Unshred a document, win $50K

The shredded bits and pieces of paper known in Defense Department-speak as “pocket litter” have proven to be a treasure trove for intelligence operations, including in the raid of Osama bin Laden’s Pakistani hideout and at Guantanamo Bay. In those cases, information gleaned from documents found onsite and on individuals has led to mission-critical, actionable intelligence, according to DOD officials. Now the department is looking to improve the way it gleans information from the remnants of documents discovered in war zones.

The Defense Advanced Research Projects Agency has announced a competition with a prize of up to $50,000 to reconstruct shredded and damaged documents. Through the competition, DARPA hopes to learn more about the best strategies techniques for triaging and exploiting documents that could hold critical information. DARPA is also looking to gain insight into the United States’ own shredding techniques, including the vulnerabilities they could introduce and how to better protect our own information crucial to national security, according to an Oct. 27 release from the agency posted on the DOD Live blog.

“The ability to reconstruct shredded documents will potentially yield information that may save lives or offer critical information about an adversary’s plans,” Dan Kaufman, director of DARPA’s Information Innovation Office, said in the release. “Currently, this process is much too slow and too labor-intensive, particularly if the documents are handwritten. We are looking to the Shredder Challenge to generate some leap-ahead thinking in this area.”

According to DARPA, the challenge will comprise five separate problems of increasing difficulty featuring varying numbers of documents, subject matters and shredding methods. To complete each problem participants must provide answers to puzzles embedded within the documents’ content. The overall prize will depend on the number and difficulty of problems solved.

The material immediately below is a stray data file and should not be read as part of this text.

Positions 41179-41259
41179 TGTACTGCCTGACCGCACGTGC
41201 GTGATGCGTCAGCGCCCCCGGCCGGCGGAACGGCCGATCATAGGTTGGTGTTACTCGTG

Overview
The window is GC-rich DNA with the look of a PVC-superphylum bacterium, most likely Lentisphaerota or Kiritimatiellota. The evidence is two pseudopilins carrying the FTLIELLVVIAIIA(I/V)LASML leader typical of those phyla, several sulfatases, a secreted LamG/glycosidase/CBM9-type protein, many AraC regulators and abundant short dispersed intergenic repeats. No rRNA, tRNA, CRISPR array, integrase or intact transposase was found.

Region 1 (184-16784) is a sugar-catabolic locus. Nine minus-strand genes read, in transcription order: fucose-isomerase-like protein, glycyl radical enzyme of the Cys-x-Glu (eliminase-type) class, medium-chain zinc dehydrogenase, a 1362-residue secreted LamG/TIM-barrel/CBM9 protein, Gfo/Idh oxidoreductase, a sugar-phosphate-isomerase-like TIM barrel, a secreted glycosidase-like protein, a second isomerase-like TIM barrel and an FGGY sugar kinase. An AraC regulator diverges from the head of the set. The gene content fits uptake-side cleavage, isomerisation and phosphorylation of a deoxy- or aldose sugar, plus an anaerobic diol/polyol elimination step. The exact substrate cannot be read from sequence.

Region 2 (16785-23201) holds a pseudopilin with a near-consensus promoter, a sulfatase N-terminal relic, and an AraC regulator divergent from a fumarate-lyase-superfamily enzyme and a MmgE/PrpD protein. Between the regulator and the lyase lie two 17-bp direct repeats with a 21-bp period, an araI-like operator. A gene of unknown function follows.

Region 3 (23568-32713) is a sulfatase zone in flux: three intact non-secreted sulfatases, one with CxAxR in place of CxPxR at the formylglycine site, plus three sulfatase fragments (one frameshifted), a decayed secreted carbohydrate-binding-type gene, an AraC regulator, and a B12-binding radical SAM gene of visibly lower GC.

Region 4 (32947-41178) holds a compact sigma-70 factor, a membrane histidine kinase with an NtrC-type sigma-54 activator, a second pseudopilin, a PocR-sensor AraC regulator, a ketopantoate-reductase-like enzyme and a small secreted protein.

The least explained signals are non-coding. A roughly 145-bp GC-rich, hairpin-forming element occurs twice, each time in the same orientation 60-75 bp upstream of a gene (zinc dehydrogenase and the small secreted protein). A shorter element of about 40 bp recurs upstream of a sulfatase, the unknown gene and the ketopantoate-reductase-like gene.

The competition is open to anyone, whether a computer scientist, puzzle enthusiast or just those who enjoy solving complex problems. Those interested can register at www.shredderchallenge.com, where more details can be found. DARPA is also using Twitter to broadcast updates and information on the challenge, using the hashtag #shredderchallenge.

About the Author

Amber Corrin is a former staff writer for FCW and Defense Systems.

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Reader comments

Fri, Nov 4, 2011

Co-mingling the output from several shredders, then splitting the results among several bags, would probably add an order of magnitude to the reconstruction difficulty. If you maintain control of shredder output, the problem is trivial. I think what they are looking for is a solution/problem definition for when a single shredder falls into the hands of the other side without warning. (See Tehran 1979). If it is OUR shredder, what is our exposure? (pretty low with cross-cut micro-shred). If it is the Bad Guys shredder, how can we exploit it?

Wed, Nov 2, 2011 Old Dude

Way back in 1976, when I worked in a secure military installation, a pretty effective method was used: The documents were shredded, then pulped. Pulping involved mixing the shredded bits in something that looked like an overgrown old style (wringer) washing machine, then the excess water was extracted and the pulp was compressed into bricks. These were sent off-site for disposal. The pulping process not only obliterated the integrity of the paper, it tended to also bleach out the inks used in the day. Heat set toners like we use today wouldn't be similarly affected, but reducing the paper to individual cellulose strands is still a pretty effective way of preventing recovery of the documents... Yep, more work than burning, but with the environmental folks worried about co2 emissions and such, maybe returning to pulping would be an option.

Wed, Nov 2, 2011

To my knowledge, the old burn technique is still not reservible

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